My car – my data – my choice: the driver doesn’t know it

06 Jun 2020

Modern vehicles collect data on car owners and their behaviour, which can also be transferred remotely. It turns out that most drivers don’t realise that. Nor do the drivers know that telematics may soon deprive them of their right to choose e.g. the garage where they can repair their car.

Today’s vehicles are equipped with sensors that read and record everything – from driving styles, acceleration and braking to emissions and engine hours. The systems also track the vehicle position using GPS, while sensors in seatbelts or seats allow for determining the number of passengers.

Many modern vehicles are equipped with wireless technology transferring data on the vehicle’s technical condition directly to the car manufacturer. This data can be used for remote diagnosis and even repairing or scheduling appointments in the garage. This technology is called telematics.

The main functions of telematic systems.

See how it works in practice.

Telematic systems allow car manufacturers to monitor vehicles remotely even before the driver becomes aware of the need to repair the vehicle.

… and this is how it should work in practice to avoid monopolisation.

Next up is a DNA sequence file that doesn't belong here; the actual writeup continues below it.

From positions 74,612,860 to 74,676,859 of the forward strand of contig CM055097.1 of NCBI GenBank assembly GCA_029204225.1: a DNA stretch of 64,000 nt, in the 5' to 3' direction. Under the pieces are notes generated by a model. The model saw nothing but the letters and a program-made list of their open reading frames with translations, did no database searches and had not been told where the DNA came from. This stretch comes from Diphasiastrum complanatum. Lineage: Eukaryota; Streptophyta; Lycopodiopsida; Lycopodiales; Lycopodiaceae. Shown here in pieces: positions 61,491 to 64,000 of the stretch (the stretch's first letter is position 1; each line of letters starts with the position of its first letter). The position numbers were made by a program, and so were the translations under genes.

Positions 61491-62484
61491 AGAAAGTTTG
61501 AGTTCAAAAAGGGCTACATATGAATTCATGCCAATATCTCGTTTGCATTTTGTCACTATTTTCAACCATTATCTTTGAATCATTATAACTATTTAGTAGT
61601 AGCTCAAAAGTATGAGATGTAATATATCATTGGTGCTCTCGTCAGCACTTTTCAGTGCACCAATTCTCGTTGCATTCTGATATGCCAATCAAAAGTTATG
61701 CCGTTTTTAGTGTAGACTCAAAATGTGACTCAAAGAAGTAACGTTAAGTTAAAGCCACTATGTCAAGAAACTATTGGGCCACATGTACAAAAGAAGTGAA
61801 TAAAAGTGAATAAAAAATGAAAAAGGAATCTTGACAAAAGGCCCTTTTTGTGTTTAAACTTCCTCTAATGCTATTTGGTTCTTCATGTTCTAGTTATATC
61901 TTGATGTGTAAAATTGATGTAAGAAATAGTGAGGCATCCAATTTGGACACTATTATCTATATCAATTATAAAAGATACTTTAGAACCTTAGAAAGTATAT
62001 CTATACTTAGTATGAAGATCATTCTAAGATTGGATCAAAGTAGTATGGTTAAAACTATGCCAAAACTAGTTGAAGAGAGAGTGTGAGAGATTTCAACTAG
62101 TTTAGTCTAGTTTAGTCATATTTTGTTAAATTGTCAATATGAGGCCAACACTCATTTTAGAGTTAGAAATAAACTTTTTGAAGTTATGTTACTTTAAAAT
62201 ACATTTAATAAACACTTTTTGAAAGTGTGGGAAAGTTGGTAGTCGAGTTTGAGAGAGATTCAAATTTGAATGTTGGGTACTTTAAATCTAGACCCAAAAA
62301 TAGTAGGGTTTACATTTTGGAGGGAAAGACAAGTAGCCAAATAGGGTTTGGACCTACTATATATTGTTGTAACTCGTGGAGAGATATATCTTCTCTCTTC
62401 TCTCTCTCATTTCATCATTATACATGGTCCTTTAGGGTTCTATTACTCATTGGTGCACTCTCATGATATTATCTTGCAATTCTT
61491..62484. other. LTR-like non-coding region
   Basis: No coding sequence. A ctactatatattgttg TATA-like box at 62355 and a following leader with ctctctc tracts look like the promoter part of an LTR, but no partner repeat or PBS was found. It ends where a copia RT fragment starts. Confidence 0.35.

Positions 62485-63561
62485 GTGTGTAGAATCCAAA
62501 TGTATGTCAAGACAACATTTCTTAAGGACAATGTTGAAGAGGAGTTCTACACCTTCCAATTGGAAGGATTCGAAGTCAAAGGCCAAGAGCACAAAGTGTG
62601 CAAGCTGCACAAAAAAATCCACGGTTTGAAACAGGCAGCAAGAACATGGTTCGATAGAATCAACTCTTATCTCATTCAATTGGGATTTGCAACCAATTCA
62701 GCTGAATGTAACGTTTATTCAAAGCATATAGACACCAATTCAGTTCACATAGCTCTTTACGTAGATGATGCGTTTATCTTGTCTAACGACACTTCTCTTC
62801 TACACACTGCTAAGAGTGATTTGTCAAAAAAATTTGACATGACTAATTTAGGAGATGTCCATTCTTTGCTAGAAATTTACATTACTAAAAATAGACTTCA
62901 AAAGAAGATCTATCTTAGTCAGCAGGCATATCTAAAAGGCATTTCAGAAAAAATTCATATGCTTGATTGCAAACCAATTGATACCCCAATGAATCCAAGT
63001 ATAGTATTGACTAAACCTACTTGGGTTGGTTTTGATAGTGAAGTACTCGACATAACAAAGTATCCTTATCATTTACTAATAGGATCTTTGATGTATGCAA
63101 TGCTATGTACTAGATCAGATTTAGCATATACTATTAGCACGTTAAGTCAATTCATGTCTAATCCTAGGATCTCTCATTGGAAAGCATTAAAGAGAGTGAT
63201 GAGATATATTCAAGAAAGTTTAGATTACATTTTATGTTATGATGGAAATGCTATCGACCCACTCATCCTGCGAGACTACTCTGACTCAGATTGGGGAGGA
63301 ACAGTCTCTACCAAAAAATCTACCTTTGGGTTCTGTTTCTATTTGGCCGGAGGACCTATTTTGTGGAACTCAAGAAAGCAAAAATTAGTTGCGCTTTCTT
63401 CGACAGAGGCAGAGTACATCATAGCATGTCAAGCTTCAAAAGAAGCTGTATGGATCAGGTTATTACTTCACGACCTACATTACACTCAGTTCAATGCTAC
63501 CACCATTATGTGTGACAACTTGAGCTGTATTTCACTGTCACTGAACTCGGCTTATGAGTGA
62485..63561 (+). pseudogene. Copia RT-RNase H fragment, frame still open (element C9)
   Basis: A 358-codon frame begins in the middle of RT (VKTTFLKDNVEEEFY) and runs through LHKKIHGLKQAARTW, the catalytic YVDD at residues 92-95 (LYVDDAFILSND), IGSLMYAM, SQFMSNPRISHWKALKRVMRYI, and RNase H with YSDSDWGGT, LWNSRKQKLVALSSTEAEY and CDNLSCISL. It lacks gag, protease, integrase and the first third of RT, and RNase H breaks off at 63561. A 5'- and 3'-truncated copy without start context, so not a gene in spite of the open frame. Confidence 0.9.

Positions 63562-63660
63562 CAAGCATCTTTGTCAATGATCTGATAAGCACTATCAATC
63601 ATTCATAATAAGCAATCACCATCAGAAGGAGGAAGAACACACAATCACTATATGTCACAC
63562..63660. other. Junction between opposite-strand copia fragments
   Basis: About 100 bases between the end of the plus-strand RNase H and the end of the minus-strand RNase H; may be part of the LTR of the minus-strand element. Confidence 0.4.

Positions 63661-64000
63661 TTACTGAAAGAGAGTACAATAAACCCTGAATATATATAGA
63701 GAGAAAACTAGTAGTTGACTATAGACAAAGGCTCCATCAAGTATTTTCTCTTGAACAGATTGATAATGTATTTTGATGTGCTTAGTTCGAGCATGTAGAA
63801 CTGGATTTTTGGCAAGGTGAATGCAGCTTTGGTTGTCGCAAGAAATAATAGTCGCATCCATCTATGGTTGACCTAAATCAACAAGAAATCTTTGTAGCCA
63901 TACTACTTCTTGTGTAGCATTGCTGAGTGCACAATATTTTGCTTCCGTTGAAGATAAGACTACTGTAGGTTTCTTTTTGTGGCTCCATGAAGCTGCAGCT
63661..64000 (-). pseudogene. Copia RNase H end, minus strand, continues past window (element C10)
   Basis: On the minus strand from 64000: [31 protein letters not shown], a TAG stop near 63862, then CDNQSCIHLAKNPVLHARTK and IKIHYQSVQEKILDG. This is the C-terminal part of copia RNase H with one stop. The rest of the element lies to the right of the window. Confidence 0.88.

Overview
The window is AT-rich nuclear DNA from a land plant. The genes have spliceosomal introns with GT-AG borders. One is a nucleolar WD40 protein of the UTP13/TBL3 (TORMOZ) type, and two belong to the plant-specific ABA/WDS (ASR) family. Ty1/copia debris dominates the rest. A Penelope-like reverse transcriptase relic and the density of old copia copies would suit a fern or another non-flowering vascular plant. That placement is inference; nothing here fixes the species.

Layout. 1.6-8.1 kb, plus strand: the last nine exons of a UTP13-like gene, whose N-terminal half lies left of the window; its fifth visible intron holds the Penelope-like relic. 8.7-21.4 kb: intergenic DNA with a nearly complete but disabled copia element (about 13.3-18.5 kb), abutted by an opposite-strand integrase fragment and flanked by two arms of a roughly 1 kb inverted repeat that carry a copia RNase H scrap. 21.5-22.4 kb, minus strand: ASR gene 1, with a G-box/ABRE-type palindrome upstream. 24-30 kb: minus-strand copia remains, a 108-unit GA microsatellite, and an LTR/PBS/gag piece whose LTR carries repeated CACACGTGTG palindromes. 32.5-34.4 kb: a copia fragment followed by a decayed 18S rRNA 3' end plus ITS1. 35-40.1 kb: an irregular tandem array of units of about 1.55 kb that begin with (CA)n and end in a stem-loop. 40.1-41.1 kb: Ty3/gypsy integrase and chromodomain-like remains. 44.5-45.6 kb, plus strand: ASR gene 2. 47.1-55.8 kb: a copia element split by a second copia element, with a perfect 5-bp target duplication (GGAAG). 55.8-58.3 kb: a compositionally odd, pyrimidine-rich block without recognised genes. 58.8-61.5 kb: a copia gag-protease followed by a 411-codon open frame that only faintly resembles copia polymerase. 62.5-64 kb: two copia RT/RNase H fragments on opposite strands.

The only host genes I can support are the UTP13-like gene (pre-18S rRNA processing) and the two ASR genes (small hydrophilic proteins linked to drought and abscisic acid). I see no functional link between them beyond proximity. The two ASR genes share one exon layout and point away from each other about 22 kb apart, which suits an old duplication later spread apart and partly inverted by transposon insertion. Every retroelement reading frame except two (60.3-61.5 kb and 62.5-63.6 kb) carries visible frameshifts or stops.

The use of telematics and consumer rights

So far, the issue of accessing and using data generated by cars hasn’t been regulated at the European level. Although the current regulations state that such data constitutes the property of car owners, the owners cannot really access it. The access depends only on the goodwill of vehicle manufacturers.

Industry organisations associated with the independent IAM market at the European level, e.g. FIGIEFA, have been reporting the immediate need to introduce regulations guaranteeing fair access to data for all entities from the automotive industry. Unfortunately, without success.

Consumers want to manage data, but lawmakers aren’t responding.

Some might say that we agree to the commercial use of data about our lives by accepting the terms of use of our smartphones. However, when we need take a broken smartphone to the manufacturer’s authorised repair shop to have it repaired, we will feel it to a lesser extent than when we need to choose an authorised service centre for the same reason to have our car heavily repaired. Of course, in both cases, the consumer should have the right to choose who should repair their product.


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